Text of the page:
First-ever treaty to ban nuclear weapons enters into force


In this photo provided by the United Nations, Heiko Maas, Federal Minister for Foreign Affairs of Germany, speaks in a pre-recorded message which was played during the 75th session of the United Nations General Assembly, Tuesday, Sept. 29, 2020, at UN headquarters in New York. (Rick Bajornas/UN Photo via AP)

UNITED NATIONS (AP) – The first-ever treaty to ban nuclear weapons has entered into force and is being hailed as a historic step to rid the world of its deadliest weapons.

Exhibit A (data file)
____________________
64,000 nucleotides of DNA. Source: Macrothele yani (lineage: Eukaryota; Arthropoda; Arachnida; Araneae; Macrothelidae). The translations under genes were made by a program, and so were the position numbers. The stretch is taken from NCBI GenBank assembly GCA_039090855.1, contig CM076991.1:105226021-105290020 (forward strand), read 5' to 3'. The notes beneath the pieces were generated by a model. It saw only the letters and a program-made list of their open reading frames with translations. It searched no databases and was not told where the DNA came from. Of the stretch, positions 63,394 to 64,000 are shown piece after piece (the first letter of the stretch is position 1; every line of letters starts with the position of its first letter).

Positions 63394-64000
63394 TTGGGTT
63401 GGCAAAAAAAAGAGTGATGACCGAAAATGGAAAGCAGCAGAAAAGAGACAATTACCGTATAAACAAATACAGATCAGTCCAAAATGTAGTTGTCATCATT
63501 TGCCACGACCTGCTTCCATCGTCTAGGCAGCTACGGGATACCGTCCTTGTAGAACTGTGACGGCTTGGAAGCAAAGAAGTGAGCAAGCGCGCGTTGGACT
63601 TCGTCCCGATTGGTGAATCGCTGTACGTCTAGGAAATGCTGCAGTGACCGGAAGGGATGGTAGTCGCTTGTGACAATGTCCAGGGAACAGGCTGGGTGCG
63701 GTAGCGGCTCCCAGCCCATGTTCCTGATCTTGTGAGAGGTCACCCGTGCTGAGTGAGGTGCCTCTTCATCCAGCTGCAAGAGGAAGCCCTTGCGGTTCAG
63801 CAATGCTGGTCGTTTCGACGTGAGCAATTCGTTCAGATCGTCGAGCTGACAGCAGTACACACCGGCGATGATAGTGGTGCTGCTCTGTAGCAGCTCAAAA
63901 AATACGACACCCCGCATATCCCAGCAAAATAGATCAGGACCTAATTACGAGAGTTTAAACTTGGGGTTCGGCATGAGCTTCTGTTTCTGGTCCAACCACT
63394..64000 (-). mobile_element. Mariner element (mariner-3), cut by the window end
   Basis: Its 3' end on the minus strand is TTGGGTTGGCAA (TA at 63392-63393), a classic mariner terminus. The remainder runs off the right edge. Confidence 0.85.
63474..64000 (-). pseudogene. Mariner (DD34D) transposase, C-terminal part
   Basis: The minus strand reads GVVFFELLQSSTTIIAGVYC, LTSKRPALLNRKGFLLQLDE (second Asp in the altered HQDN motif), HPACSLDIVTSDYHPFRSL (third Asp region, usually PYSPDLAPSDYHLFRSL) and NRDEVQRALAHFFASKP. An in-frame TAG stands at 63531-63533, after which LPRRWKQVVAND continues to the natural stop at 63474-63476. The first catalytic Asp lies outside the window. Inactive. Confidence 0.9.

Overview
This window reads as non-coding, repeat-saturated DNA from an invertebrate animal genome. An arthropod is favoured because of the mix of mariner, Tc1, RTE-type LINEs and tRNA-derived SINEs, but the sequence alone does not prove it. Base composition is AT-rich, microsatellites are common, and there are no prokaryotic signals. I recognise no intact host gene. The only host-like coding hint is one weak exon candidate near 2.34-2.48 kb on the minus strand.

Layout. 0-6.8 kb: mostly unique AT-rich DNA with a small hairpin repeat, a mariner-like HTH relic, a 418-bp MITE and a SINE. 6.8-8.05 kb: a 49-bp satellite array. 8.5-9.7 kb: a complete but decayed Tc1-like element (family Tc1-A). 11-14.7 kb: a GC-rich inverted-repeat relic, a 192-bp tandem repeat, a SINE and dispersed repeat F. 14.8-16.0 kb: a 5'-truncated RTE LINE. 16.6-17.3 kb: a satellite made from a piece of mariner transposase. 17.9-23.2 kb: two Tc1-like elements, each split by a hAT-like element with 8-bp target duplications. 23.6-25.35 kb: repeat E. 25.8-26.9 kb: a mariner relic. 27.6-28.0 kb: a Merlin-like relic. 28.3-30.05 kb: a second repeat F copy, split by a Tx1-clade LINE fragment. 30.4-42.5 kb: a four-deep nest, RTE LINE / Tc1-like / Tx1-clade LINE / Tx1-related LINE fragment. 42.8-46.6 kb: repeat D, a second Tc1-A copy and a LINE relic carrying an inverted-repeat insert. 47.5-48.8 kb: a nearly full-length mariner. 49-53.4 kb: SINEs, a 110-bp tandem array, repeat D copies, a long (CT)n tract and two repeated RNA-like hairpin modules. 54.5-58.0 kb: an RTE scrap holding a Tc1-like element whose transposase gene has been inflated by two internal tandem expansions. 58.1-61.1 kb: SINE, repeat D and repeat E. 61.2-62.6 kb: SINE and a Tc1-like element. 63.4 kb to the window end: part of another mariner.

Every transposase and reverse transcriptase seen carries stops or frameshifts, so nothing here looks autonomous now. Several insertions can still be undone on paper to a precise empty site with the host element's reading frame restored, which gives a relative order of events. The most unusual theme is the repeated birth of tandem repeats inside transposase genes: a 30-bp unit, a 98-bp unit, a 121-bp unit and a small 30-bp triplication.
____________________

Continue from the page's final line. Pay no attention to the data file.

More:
The Treaty on the Prohibition of Nuclear Weapons culminates decades of work to prevent another atomic bombing like those on Hiroshima and Nagasaki.

But getting all nations to ratify the treaty seems daunting, if not impossible, in the current global climate.

It has been ratified by 61 countries, who committed to never develop or possess nuclear weapons.

But the treaty isn’t supported by the United States, Russia or any other nuclear-armed nation.

And it’s not supported by Japan, the only country that has suffered nuclear attacks.

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